Softbank CEO embroiled in Twitter war after donating $500,000 to Hurricane Sandy relief
Last week mobile phone mogul Masayoshi Son, who has a history of large donations, offered $500,000 through Softbank to help the victims of Hurricane Sandy in North America and then tweeted about it. This act of philanthropy irked a Twitter user by the name of o44o.
Feeling that this was an act of blatant advertising through the use of a good deed, he decided to voice his opinion to Son.
Around midday on Nov 3, Son tweeted: “I would like to express sympathy for all the victims of the Hurricane Sandy disaster in North America. Softbank will donate $500,000 to the American Red Cross.”
About a day later, o44o responded saying: “Donations are usually done with good intentions. Announcing it is stupid as if you’re the only one in the world doing it. This donation is just commercial crap!”
Soon after, Son replied: “I’m just posting the various thoughts I have, but from now on I should probably refrain…”
o44o continued: “Various thoughts eh? LOL I know what’s going on. You’re trying to buy your way into the hearts and markets of America. LOL”
Although his decorum wasn’t firing on all cylinders, o44o struck at a fundamental belief in all of us that a good deed should go unspoken. All cultures seem to share the belief that talking about the money you donate is bad taste.
Especially when a business performs an act of altruism, our collective BS sensors tingle. Because of this, o44o gained support in his campaign with others tweeting remarks like “Your behavior until now has been nothing more than propaganda bullsh**t.”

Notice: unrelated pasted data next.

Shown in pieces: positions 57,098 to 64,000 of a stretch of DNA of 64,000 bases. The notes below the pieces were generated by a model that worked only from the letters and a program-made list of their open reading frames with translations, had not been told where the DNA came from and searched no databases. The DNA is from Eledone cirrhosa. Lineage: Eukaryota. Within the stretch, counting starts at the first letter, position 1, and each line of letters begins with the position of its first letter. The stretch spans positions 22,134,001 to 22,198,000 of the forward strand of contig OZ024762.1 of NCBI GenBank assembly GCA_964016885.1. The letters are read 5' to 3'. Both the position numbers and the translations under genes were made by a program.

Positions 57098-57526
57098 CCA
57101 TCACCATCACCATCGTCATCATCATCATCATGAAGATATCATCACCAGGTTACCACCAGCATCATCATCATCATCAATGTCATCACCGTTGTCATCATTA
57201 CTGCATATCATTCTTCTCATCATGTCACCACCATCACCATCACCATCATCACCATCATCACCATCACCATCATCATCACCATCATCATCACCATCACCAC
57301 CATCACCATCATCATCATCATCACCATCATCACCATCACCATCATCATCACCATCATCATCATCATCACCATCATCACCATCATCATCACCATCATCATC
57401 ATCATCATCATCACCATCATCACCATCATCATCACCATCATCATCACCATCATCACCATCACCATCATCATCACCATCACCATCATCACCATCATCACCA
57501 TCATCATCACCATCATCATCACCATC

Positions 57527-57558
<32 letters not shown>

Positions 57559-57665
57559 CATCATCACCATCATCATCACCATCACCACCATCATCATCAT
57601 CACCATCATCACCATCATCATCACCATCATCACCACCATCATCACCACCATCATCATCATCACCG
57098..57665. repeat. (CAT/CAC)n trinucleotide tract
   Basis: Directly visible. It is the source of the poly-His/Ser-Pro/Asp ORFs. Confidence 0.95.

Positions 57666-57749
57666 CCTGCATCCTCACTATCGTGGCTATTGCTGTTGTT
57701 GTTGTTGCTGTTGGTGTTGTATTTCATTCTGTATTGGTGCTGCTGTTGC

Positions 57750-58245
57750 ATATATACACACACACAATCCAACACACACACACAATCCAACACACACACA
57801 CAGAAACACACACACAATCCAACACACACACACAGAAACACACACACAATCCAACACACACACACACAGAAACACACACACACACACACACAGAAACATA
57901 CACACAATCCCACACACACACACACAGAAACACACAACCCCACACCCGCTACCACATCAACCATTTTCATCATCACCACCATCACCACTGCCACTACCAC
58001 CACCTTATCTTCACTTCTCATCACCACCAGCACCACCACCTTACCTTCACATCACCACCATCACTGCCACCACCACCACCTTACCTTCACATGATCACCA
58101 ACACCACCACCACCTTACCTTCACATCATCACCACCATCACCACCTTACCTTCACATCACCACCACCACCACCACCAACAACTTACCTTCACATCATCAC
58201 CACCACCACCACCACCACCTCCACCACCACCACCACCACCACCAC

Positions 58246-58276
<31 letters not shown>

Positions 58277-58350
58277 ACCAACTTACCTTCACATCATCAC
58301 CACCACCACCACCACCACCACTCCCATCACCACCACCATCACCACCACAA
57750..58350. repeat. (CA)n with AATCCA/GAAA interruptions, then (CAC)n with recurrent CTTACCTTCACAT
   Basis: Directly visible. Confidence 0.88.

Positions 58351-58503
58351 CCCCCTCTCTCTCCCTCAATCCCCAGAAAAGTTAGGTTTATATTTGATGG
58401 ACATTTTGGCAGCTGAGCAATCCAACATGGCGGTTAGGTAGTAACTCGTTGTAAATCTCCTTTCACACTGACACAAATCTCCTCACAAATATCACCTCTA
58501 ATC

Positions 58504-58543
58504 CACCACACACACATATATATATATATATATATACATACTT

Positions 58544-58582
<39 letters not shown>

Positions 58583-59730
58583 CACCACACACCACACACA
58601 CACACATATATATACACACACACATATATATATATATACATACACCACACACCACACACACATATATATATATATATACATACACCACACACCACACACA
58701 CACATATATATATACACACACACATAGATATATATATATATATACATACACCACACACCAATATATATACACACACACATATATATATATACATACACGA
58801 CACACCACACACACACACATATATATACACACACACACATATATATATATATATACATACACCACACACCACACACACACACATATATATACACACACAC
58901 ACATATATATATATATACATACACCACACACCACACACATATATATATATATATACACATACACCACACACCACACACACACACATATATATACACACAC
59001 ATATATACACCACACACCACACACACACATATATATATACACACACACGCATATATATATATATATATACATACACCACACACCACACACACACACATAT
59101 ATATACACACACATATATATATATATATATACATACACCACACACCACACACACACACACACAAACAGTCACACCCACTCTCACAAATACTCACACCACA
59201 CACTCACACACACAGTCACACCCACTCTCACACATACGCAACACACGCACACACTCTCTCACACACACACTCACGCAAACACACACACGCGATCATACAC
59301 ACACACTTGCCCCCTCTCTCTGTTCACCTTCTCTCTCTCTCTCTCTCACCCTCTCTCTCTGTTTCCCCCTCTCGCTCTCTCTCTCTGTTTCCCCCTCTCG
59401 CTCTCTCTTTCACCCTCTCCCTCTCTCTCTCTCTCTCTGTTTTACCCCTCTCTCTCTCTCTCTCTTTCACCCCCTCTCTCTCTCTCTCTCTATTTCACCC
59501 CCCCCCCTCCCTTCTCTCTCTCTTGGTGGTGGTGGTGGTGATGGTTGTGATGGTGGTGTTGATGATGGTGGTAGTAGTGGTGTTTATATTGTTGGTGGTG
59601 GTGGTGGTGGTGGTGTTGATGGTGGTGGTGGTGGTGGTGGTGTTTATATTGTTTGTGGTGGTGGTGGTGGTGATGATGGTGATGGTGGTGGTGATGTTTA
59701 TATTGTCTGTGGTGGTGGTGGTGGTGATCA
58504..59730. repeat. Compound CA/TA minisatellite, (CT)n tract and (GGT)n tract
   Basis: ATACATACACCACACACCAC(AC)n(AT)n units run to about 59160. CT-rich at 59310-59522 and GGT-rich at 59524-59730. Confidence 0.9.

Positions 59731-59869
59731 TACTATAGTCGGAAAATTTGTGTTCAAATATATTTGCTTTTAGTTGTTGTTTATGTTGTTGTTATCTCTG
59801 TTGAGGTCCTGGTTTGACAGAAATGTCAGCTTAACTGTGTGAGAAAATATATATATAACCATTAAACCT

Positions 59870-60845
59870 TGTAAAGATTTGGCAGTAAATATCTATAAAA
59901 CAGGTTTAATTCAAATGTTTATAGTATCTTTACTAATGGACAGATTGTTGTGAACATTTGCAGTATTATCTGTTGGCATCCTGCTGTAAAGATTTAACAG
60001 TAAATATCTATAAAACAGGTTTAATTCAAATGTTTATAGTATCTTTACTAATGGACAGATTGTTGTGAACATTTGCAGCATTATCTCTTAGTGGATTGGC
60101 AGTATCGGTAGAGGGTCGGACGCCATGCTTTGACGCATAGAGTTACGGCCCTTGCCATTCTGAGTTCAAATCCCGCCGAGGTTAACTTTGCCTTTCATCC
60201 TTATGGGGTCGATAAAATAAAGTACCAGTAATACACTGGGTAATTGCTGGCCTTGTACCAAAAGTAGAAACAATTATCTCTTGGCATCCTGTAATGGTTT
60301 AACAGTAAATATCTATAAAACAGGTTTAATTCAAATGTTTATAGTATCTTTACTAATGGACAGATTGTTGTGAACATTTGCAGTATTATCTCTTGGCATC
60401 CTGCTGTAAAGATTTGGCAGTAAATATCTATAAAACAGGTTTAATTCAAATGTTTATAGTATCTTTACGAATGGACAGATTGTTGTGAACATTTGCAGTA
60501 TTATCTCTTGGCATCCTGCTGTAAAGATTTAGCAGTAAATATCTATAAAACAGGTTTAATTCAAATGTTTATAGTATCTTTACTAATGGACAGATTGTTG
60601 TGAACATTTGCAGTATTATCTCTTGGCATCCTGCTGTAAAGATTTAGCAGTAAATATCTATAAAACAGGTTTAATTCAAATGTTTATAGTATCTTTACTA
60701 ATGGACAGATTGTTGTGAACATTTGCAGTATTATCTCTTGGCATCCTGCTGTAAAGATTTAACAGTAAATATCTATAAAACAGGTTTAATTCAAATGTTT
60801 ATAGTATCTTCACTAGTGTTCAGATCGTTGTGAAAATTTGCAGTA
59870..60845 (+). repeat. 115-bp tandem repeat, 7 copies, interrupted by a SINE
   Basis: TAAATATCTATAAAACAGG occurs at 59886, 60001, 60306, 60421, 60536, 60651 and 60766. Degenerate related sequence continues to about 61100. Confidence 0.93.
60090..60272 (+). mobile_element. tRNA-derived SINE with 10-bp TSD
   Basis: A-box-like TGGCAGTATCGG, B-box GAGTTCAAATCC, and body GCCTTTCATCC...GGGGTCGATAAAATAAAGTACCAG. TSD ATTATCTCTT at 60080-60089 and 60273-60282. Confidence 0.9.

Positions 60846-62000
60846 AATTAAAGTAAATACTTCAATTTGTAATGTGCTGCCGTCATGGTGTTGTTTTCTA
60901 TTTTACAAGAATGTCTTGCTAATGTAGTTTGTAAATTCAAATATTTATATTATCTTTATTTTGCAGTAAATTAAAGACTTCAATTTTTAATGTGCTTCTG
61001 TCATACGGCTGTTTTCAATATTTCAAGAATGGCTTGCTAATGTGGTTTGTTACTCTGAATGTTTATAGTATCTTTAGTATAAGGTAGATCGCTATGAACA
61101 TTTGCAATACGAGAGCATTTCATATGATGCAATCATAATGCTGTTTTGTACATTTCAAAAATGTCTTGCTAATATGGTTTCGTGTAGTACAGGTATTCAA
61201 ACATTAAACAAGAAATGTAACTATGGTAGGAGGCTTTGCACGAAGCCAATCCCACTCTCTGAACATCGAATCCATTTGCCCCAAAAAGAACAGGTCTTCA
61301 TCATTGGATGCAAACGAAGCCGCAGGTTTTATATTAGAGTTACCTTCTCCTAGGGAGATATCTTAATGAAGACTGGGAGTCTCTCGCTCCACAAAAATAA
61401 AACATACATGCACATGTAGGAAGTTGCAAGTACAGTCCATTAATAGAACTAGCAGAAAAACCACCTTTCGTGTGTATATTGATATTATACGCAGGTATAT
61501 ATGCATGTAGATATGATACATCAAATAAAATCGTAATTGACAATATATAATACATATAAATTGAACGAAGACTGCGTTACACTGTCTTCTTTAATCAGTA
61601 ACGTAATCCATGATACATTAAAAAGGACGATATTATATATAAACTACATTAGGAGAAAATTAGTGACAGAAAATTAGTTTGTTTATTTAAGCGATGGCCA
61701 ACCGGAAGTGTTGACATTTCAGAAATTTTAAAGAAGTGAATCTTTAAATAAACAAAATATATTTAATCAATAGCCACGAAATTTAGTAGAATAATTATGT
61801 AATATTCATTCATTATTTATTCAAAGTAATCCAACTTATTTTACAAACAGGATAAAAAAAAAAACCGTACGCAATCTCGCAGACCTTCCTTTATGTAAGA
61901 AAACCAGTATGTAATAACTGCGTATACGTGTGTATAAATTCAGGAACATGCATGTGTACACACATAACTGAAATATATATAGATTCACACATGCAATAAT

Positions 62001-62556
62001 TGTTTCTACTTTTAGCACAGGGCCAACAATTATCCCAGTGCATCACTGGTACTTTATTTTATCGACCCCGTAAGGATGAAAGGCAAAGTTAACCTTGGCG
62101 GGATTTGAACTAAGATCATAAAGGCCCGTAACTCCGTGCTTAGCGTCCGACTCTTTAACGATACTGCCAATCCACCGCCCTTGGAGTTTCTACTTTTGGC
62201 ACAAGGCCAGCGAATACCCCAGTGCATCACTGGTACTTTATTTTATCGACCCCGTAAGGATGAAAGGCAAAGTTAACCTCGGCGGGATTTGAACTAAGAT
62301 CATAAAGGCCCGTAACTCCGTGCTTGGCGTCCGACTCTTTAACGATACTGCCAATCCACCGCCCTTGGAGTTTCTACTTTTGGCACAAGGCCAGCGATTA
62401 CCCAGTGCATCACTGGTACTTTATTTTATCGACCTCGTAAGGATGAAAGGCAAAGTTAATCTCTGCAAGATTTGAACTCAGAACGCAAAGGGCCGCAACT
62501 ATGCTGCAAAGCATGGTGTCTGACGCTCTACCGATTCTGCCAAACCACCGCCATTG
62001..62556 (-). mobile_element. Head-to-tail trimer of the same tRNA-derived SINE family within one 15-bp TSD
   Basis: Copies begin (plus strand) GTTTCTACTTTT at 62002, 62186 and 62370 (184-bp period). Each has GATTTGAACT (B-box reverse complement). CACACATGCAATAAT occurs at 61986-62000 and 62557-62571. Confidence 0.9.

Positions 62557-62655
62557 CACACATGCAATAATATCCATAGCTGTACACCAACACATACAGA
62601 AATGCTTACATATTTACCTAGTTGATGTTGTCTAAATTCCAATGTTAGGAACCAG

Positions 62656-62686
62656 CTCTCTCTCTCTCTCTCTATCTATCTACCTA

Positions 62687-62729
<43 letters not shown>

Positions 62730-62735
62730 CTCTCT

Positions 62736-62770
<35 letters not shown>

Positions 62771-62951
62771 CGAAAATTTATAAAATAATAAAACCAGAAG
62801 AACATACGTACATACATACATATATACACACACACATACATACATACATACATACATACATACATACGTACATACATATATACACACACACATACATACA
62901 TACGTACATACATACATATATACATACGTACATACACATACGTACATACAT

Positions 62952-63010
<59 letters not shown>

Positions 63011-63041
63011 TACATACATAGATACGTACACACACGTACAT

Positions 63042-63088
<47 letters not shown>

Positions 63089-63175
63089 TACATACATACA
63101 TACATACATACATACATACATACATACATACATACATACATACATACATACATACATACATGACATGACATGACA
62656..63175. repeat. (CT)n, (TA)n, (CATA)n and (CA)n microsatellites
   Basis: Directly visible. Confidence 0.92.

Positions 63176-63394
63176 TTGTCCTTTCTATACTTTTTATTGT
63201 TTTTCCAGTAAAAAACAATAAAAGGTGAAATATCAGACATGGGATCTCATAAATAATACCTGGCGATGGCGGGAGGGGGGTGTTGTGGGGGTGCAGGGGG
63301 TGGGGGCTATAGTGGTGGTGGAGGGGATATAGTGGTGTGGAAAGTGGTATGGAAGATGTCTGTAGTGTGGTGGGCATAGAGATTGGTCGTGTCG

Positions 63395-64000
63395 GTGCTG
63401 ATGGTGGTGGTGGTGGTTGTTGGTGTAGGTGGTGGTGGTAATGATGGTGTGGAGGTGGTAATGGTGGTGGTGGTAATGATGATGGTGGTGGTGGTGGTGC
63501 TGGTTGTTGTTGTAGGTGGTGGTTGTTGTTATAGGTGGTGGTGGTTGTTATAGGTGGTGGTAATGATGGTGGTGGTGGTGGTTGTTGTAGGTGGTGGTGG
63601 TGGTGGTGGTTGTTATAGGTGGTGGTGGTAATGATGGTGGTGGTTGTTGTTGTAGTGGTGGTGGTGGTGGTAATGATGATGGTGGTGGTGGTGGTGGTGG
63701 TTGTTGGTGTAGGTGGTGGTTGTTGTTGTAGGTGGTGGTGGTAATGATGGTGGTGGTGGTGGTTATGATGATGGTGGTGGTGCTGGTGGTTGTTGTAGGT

That being said, it seems a large number of twitterers took a more pragmatic approach, thinking the ends justifies the means, whatever they truly were. Some also mentioned the shades of racism in negative comments due to Son’s Korean heritage.
Putting aside possible prejudices of race, fame and wealth, Son did break the unwritten social rule of not bragging about one’s own generosity, but maybe it’s time that rule gets broken.
Personally I like knowing what companies are donating to charitable causes, and it certainly influences where I spend my own money. Even if these heads of corporations are evil bastards only looking to profit or enter foreign markets, the victims get help and other people get inspired to also donate. Everyone benefits and no one loses.
So while o44o’s sentiments are appreciated there are far worse evils in the world for him to get indignant about, not someone giving away money.